One could mine pre-2004 polling data (probably a minor issue, but worth looking into). The 2004 and 2008 races have events that were considered large at the time: the Swift Boat campaign, Sarah Palin, and major economic collapse. They are the only races with such dense polling data.

      What I am giving is an true probability, as opposed to some more elaborate calculations that give that appearance. The probability here could be used for long-term planning!

  • Billy

    Sam, why do you use historical SDs for the metamargin when you could simply use the accumulated SD since June 2012? In this way the prediction should get more accurate as polling data accumulates towards Election Day (just like a weather forecast). When you use the historical SD, you could argue that any aggregate data from previous cycles are appropriate. Of course, my point would be moot if you had data showing that the historical SDs for the meta-margin were pretty much the same, but you had only showed it for 2008.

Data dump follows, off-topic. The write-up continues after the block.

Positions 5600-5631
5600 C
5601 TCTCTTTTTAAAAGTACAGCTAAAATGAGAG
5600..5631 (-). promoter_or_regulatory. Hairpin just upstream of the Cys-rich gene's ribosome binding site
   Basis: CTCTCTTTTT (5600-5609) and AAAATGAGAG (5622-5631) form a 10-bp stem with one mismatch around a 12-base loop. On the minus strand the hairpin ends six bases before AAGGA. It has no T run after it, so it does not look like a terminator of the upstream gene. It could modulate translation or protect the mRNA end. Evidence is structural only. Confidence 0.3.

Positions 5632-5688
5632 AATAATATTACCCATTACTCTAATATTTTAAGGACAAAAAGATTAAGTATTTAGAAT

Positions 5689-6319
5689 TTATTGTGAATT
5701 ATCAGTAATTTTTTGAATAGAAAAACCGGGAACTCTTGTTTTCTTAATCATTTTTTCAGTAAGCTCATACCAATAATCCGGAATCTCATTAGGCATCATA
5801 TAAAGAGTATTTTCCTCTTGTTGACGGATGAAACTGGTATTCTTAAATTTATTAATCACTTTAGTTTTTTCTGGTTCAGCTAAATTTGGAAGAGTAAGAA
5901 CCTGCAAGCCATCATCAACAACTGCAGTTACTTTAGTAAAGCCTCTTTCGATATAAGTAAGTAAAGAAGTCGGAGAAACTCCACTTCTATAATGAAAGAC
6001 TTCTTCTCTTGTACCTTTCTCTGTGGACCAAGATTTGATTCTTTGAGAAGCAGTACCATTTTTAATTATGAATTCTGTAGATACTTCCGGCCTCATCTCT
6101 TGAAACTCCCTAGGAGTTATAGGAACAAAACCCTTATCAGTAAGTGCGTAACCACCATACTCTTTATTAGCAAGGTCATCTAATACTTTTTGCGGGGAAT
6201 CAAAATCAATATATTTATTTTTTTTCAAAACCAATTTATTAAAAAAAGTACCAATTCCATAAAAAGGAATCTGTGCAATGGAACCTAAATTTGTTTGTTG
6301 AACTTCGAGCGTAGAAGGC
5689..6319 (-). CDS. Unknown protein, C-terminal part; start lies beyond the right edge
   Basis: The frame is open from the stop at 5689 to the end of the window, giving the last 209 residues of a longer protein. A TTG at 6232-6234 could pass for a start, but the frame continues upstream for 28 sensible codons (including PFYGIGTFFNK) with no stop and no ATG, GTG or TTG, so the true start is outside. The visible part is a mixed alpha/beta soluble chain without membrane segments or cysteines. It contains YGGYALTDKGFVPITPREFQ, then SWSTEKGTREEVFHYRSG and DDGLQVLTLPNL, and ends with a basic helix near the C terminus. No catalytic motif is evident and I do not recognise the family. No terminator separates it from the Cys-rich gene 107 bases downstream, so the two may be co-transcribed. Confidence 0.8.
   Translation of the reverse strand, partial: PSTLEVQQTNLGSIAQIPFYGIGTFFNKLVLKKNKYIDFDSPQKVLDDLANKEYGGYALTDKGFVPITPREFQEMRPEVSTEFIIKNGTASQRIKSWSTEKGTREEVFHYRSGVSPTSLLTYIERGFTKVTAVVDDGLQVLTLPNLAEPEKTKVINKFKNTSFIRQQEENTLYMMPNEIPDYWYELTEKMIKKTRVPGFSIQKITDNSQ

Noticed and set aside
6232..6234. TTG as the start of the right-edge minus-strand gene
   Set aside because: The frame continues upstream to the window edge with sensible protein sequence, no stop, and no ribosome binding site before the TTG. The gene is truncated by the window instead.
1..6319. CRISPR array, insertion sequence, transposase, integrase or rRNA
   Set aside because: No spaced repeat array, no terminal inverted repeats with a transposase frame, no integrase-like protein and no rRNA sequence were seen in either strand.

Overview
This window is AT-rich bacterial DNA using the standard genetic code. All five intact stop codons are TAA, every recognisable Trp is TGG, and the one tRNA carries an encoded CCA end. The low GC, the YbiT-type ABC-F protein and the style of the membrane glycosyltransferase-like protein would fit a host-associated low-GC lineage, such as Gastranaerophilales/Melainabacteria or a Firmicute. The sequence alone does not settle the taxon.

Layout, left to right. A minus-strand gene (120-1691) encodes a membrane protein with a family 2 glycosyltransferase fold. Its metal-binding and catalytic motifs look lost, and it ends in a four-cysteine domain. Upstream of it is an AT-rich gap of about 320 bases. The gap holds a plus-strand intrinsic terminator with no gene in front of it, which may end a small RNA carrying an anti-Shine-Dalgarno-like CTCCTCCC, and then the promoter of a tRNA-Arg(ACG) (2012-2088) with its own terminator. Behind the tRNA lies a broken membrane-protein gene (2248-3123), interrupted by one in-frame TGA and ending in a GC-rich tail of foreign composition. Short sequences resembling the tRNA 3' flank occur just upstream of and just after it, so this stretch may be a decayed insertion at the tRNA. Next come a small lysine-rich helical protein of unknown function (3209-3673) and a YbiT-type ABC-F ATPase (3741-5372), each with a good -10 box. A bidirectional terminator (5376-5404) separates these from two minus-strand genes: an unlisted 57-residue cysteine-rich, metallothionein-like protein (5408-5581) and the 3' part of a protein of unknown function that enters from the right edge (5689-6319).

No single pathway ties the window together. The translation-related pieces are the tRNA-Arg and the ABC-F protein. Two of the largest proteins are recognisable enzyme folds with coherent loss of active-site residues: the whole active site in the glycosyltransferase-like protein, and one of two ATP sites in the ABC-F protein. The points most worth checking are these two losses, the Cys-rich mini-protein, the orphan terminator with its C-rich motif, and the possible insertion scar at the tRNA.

Thanks for an interesting article! I find your blog to be much more “rigorous” than other sites, even though you don’t post as often.

    • Sam Wang

      I was tempted by that. However, variability for 2012 does not encompass the variability of a whole campaign season. Badni and you have me thinking about extracting information from pre-2004 campaigns, based on national polling data.

  • Henry

    If you’re right, I can make something like a 50% expected return by November on Intrade. Even given fees, opportunity cost and the risk of Intrade accounts being frozen, that’s such a phenomenal return that I should invest a large proportion of my net worth in it. Would you recommend I do so? Are you doing so yourself? If not, why?

  • Bill N